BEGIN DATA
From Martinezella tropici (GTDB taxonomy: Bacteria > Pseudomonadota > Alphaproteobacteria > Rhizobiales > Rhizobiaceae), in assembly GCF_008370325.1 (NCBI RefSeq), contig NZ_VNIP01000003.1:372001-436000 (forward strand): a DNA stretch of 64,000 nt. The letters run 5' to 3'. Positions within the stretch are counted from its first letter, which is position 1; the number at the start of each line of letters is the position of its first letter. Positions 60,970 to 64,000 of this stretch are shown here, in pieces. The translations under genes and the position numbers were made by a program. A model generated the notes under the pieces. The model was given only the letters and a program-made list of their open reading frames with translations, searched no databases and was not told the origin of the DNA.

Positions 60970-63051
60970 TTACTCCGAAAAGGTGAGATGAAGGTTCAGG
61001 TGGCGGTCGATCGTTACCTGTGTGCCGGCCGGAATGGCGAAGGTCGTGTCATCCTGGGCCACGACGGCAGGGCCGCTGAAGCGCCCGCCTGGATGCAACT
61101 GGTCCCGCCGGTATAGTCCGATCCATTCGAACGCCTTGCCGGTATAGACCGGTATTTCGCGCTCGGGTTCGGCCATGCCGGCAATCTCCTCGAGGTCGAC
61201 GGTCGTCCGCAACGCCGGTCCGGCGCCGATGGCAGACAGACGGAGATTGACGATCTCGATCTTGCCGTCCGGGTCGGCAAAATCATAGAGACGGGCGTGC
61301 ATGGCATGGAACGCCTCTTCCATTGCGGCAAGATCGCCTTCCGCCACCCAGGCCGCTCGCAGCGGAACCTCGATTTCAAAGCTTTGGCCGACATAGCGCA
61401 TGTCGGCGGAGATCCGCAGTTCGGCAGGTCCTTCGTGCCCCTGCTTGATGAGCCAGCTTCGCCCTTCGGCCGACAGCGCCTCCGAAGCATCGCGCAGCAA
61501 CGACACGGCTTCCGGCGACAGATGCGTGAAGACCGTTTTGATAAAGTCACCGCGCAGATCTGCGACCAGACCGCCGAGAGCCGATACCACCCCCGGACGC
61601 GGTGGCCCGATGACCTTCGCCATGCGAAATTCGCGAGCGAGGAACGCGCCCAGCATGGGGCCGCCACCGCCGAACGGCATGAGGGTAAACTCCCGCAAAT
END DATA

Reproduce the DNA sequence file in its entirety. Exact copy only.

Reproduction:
From Martinezella tropici (GTDB taxonomy: Bacteria > Pseudomonadota > Alphaproteobacteria > Rhizobiales > Rhizobiaceae), in assembly GCF_008370325.1 (NCBI RefSeq), contig NZ_VNIP01000003.1:372001-436000 (forward strand): a DNA stretch of 64,000 nt. The letters run 5' to 3'. Positions within the stretch are counted from its first letter, which is position 1; the number at the start of each line of letters is the position of its first letter. Positions 60,970 to 64,000 of this stretch are shown here, in pieces. The translations under genes and the position numbers were made by a program. A model generated the notes under the pieces. The model was given only the letters and a program-made list of their open reading frames with translations, searched no databases and was not told the origin of the DNA.

Positions 60970-63051
60970 TTACTCCGAAAAGGTGAGATGAAGGTTCAGG
61001 TGGCGGTCGATCGTTACCTGTGTGCCGGCCGGAATGGCGAAGGTCGTGTCATCCTGGGCCACGACGGCAGGGCCGCTGAAGCGCCCGCCTGGATGCAACT
61101 GGTCCCGCCGGTATAGTCCGATCCATTCGAACGCCTTGCCGGTATAGACCGGTATTTCGCGCTCGGGTTCGGCCATGCCGGCAATCTCCTCGAGGTCGAC
61201 GGTCGTCCGCAACGCCGGTCCGGCGCCGATGGCAGACAGACGGAGATTGACGATCTCGATCTTGCCGTCCGGGTCGGCAAAATCATAGAGACGGGCGTGC
61301 ATGGCATGGAACGCCTCTTCCATTGCGGCAAGATCGCCTTCCGCCACCCAGGCCGCTCGCAGCGGAACCTCGATTTCAAAGCTTTGGCCGACATAGCGCA
61401 TGTCGGCGGAGATCCGCAGTTCGGCAGGTCCTTCGTGCCCCTGCTTGATGAGCCAGCTTCGCCCTTCGGCCGACAGCGCCTCCGAAGCATCGCGCAGCAA
61501 CGACACGGCTTCCGGCGACAGATGCGTGAAGACCGTTTTGATAAAGTCACCGCGCAGATCTGCGACCAGACCGCCGAGAGCCGATACCACCCCCGGACGC
61601 GGTGGCCCGATGACCTTCGCCATGCGAAATTCGCGAGCGAGGAACGCGCCCAGCATGGGGCCGCCACCGCCGAACGGCATGAGGGTAAACTCCCGCAAAT